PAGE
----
Golfers around the world who may have been worried about the game losing its popularity have an unexpected foe to thank for a recent boon to the game we all love – the Coronavirus. Australia and Great Britain join this country in celebrating full tee sheets, burgeoning lesson rosters and increases in memberships.
It’s easy to see the reasons why. Golf is an outdoor activity and social distancing is relatively easy to maintain. And at a time when we search for some degree of normalcy, golf is one area where we can abide by the new normal that permeates every aspect of our lives.
And as many of us are foregoing family vacations and sports camps this summer, the golf course is filling that void and providing a safe environment for families to grab some quality time together.
In a recent Washington Post-University of Maryland poll, 41 percent of Americans stood behind the reopening of their local courses. To put that in perspective, that number was higher than any other type of business identified in the polling.
GolfNow, an online tee time reservation site, reported than between April 23 and May 5, the number of rounds sold online at public golf courses that remained open during the lockdown were up 60 percent over the previous year.
Even though lockdown orders have been lifted and many courses have re-opened, tee sheets remain full.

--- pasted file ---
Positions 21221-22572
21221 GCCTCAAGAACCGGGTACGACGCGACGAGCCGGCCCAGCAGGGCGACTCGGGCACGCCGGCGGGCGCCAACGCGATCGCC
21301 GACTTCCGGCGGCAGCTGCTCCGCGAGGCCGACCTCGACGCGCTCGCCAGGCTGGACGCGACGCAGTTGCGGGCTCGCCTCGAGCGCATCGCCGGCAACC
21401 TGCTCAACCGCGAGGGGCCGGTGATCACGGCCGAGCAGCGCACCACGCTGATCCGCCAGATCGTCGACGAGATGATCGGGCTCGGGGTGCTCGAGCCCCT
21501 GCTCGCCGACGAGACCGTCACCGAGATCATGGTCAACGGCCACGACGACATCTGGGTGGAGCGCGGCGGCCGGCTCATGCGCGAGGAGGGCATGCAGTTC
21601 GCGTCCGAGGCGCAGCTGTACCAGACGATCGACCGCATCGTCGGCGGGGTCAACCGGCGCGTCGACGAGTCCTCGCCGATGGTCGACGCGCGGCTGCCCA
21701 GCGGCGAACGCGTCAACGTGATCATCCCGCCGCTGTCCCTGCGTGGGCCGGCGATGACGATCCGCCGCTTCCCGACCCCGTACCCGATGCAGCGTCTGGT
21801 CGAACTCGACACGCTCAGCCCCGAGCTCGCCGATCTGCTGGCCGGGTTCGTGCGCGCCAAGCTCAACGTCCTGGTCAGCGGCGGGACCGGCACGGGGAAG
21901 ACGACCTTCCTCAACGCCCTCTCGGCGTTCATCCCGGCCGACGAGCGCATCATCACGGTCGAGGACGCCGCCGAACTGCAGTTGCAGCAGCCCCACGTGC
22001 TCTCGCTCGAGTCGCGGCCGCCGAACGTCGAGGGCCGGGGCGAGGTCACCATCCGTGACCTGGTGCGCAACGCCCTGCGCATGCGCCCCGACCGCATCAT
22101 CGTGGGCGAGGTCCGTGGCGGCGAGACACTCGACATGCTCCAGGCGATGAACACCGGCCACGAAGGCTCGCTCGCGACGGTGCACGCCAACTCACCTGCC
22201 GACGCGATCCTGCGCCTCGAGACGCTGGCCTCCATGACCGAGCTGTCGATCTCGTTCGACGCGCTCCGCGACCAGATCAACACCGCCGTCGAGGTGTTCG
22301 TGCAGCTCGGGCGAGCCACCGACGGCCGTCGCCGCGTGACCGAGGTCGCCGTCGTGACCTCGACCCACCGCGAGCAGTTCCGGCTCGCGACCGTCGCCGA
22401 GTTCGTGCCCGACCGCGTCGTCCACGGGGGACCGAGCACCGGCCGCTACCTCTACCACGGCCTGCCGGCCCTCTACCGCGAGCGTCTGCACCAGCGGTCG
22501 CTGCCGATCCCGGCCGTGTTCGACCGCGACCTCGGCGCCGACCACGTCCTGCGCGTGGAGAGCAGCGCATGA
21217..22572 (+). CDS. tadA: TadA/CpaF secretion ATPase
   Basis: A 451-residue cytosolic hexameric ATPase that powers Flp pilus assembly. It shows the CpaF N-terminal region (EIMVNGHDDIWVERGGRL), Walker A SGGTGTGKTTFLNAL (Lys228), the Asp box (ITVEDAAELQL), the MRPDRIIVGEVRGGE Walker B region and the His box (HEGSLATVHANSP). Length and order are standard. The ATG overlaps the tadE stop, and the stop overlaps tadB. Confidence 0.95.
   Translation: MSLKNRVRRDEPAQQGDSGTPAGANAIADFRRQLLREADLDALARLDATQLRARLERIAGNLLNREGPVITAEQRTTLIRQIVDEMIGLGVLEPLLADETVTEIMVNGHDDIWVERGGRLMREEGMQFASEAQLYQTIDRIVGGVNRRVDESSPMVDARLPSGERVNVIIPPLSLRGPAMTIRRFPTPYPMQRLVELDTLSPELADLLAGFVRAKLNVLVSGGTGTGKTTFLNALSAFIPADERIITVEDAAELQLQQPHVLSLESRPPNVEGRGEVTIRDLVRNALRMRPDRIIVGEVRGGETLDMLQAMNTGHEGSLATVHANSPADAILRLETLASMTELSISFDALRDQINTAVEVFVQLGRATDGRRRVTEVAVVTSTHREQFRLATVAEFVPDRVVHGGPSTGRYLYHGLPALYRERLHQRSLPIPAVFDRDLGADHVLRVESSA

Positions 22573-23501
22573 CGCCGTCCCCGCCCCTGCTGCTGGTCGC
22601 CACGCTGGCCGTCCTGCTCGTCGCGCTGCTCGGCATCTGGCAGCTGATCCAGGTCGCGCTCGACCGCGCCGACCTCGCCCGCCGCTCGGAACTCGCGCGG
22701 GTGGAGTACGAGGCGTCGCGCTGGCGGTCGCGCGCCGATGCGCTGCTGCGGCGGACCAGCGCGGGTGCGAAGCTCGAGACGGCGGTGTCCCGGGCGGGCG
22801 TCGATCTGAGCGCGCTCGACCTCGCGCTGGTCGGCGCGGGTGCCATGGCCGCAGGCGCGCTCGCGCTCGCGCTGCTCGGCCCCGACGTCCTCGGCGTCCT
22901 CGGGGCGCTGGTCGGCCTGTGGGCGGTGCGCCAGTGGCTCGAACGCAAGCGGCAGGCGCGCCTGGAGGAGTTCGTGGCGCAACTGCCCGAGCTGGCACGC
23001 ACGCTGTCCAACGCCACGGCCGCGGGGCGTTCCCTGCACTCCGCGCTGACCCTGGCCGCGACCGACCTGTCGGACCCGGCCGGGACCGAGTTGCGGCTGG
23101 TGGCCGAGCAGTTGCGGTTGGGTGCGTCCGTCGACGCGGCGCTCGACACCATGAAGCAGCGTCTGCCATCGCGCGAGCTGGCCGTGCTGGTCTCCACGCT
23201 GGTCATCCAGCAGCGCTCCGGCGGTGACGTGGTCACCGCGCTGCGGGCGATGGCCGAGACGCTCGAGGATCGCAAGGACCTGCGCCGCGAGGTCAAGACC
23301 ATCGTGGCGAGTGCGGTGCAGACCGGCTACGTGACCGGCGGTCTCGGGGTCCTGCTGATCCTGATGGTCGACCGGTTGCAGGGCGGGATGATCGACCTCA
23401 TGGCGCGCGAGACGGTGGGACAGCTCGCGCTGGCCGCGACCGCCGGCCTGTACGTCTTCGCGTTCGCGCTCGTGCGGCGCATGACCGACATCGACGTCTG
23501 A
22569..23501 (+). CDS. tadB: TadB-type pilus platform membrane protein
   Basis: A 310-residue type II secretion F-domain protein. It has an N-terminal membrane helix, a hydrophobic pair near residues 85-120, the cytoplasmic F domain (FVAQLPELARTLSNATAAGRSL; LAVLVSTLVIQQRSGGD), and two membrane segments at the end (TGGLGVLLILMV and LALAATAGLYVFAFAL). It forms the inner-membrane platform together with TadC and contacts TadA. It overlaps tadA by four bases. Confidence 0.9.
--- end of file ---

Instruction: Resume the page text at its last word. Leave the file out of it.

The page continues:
In a Washington Post article published last month, ClubCorp, which owns or operates 173 private golf or country clubs around the country, said their rounds are up 25 to 30% over the prior year.
“Every day seems to be booked at our courses,” said CEO of the Minnesota Section PGA Jeff “JD” Drimel. “In the big scheme of things, we’re finding rounds are up 20 to 30% across the board. Tee sheets are busy from when the courses open in the morning through the evening.”
Fillmore Fairways, a 9-hole pay-per-play course in Cascade, IA, recorded “incredible numbers” of rounds since it was allowed to open on March 24.
Private clubs are feeling the love too. Chris Thomson, Director of Golf at Wilderness Ridge in Omaha, NE, said his tee sheets are full every day. Wilderness Ridge, a 27-hole semi-private club, remained open during the initial three-month lockdown around most of the country.
“People have more time on their hands. Some were off from work and had more ability to play,” Thomson said.
“We also have so many people looking for lessons,” said Thomson, who recently polled a golf class to find that 50% of the participants were starting the game and the other half were coming back to it.
“Have you checked out Facebook and Twitter lately?” Drimel joked. “We’ve never seen more picture of families playing golf.”
Drimel said his junior golf events are so popular they have sold out in record time – even after he has added new ones to the calendar.
“What a great game for young people to learn and play the rest of their lives,” he added.
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There’s a reason why All Star Pro Golf recently started using the hashtag #RUReadyforGolf? Seems like a perfectly valid question considering all this extra play and the supplies needed to keep golfers golfing. How can we help?